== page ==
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Nocturnal Animals - Well, That Was Something (and Different)

Matthew Parkinson | 10 Dec 2016 16:00
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Directed and written by Tom Ford. Produced by Tom Ford and Robert Salerno. Release date: November 18, 2016.

The opening credits of Tom Ford's Nocturnal Animals does not prepare you for what comes after, but do serve as a way to immediately open the eyes of the audience and make us pay attention through shock. They feature multiple large and stark-naked women jumping and dancing, all while filmmakers' names are displayed on the screen. It's shocking and grabs your attention. It has little to do with the rest of the film, but boy is it a way to lure during a time when most films lull.

The whole exhibition is an art gallery presented by Susan (Amy Adams), who is married to Hutton (Armie Hammer) but isn't happy. One day, she receives a package in the mail containing a book from her ex, Edward (Jake Gyllenhaal). He's a writer, and he's got a copy of his novel that he'd like her to read. It's dedicated to her and named after a nickname he gave her when they were together. From there, Nocturnal Animals follows three stories: Susan reading the book, a flashback to when Susan and Edward were together, and the events that are presented within the novel.

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If I were to guess, I would wager that the fictitious events take up about half of the film's screen time. It feels like the most important of the three stories, with the flashbacks only providing necessary context and the present-day scenes used primarily as a framing device - as if the filmmakers wanted to tell a Hell or High Water or Cold in July-type of Western crime-thriller but decided to frame it in a way to make it more intellectually satisfying, even if it sacrifices emotional resonance in order to do it. The movie is based on a novel written by Austin Wright, though, so I'm quicker to blame him for that.

The novel story sees a man named Tony (Gyllenhaal, again) and his wife and daughter driving on a lonely road in the middle of the night. They're soon harassed by Ray (Aaron Taylor-Johnson) and a couple of cronies - culminating in the murder of the two women. Tony spends the rest of the film trying to find the men responsible, aiding a detective (Michael Shannon) in the hunt.

Nocturnal Animals is fascinating even if it isn't always compelling.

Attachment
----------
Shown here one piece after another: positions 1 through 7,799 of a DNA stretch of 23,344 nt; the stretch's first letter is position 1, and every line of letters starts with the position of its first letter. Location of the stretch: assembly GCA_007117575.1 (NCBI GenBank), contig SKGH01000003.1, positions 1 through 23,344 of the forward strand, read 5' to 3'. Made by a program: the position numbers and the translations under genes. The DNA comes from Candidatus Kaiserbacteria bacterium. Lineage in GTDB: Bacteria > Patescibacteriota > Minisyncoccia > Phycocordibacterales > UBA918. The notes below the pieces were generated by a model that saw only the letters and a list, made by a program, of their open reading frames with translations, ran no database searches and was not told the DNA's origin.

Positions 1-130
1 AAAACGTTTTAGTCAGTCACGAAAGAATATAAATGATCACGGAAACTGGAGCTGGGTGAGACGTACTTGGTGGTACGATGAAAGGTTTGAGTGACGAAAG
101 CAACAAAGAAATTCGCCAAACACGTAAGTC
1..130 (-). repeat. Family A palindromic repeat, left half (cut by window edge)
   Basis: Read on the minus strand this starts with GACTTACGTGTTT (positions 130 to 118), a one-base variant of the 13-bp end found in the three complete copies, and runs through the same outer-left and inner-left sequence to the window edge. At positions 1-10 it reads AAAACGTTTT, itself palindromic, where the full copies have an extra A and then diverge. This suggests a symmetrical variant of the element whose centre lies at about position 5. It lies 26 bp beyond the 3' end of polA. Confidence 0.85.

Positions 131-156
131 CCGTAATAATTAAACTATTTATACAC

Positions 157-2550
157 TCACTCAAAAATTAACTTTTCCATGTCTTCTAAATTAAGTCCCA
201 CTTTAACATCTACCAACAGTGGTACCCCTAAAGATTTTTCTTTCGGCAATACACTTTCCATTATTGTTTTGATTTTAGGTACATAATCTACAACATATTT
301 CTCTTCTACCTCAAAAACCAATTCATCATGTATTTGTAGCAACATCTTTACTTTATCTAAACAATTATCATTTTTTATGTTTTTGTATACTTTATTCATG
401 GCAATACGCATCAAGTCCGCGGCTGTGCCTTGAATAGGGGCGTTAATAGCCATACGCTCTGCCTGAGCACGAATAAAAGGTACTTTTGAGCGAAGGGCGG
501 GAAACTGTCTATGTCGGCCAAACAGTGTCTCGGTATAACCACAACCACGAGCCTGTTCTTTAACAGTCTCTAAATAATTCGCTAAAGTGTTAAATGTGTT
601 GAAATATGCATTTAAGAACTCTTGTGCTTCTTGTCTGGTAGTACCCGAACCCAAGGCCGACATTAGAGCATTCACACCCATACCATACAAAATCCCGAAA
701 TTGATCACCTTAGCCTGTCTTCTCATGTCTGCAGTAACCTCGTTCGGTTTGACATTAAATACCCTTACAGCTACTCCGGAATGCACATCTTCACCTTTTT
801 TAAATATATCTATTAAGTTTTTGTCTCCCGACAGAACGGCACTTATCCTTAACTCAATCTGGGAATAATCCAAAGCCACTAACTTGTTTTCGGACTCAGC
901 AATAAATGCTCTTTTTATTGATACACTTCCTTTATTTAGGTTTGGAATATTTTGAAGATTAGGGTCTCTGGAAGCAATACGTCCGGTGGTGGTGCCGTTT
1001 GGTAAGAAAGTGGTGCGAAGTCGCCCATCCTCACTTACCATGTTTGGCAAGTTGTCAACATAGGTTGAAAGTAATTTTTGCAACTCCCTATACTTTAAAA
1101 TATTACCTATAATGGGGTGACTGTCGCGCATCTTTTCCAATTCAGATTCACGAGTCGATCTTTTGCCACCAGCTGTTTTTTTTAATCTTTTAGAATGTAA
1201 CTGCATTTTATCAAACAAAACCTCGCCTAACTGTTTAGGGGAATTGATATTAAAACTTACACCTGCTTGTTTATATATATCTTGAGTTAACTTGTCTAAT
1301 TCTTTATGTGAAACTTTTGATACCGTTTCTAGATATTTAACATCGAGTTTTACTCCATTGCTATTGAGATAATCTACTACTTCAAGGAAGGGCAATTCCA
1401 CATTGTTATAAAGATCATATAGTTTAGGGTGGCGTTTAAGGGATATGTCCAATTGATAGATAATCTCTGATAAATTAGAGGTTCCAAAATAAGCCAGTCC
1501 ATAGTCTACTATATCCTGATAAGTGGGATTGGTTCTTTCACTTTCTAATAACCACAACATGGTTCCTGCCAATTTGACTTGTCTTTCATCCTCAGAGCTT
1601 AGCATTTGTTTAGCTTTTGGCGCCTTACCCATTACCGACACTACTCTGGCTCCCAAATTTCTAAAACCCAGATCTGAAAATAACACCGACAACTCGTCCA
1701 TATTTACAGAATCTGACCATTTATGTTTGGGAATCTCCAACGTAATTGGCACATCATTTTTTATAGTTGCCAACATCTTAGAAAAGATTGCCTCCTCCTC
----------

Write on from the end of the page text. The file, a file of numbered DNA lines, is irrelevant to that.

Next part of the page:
Is it important that Gyllenhaal plays the dual role of both the writer and the character in his story? Well, yes. Just like how the fictional wife is played by Isla Fisher, who looks not dissimilar to Amy Adams. The novel is a metaphor, although exactly for what is left open to at least some interpretation. One of the main themes of the film is revenge - so subtly brought across when Susan comes across a giant painting with the word "REVENGE" in big, bold letters - but exactly how writing a book works as Edward's revenge is a little unclear. Who in the book represents whom in real life?

I like the idea that Susan is represented by the three men - the nocturnal animals, so to speak - and that since they ruin Tony's life, that's Edward saying "you ruined my life." That's especially true after an unsurprising late-game reveal from one of the flashbacks. I'm sure there are other theories out there, but this one seems the most solid to me. It makes an otherwise simple movie about a woman reading a book mean more, which is awesome.

The thing about it is this, though: the only characters we begin to care about are the ones inside of the novel. The "real" people don't actually do a whole lot, and since we're always fully aware of the fictitious nature of the novel characters, the film misses out on almost all of the emotional connection we might have. Okay, so we feel bad for Edward, I guess, but we've only seen the actual guy a handful of times. His novel avatar is there, and we see that grief, but it only halfway transfers, as if there's a loss in the amount we care - no process is 100% efficient, after all. And the film is weaker for that. He's also really the only character to whom we have a connection; so many of the "real" characters only appear for a scene or two.

For instance, actors like Armie Hammer, Laura Linney, Michael Sheen, Jena Malone - they're hardly in the movie. It comes down to: Adams, who spends a good chunk of her time reading or reacting to what she just read; Gyllenhaal, in dual roles; Shannon, as the morally questionable detective working the case; and Taylor-Johnson, the clear leader of the villains and so captivating and charismatic in doing so. The leading actors are so great that they keep things watchable even when the script gets a little off-track.

Nocturnal Animals is fascinating even if it isn't always compelling. It's intellectually stimulating even if it's not the most emotionally absorbing. It has great actors turning in wonderful performances in a story that's only as engaging as it is because of the way it uses its central metaphor and themes. It doesn't explain everything and leaves some things open to interpretation. If nothing else, it's a film unlike most you'll see and from its opening credits acts as a shock to the system. That's worth something - and that it's a strong film on top of that makes it even better.

Bottom Line: For good or ill, Nocturnal Animals is unlike almost anything you'll see this year.

Recommendation: It's not for everyone, but if Nocturnal Animals sounds like your kind of thing, you should go see it.

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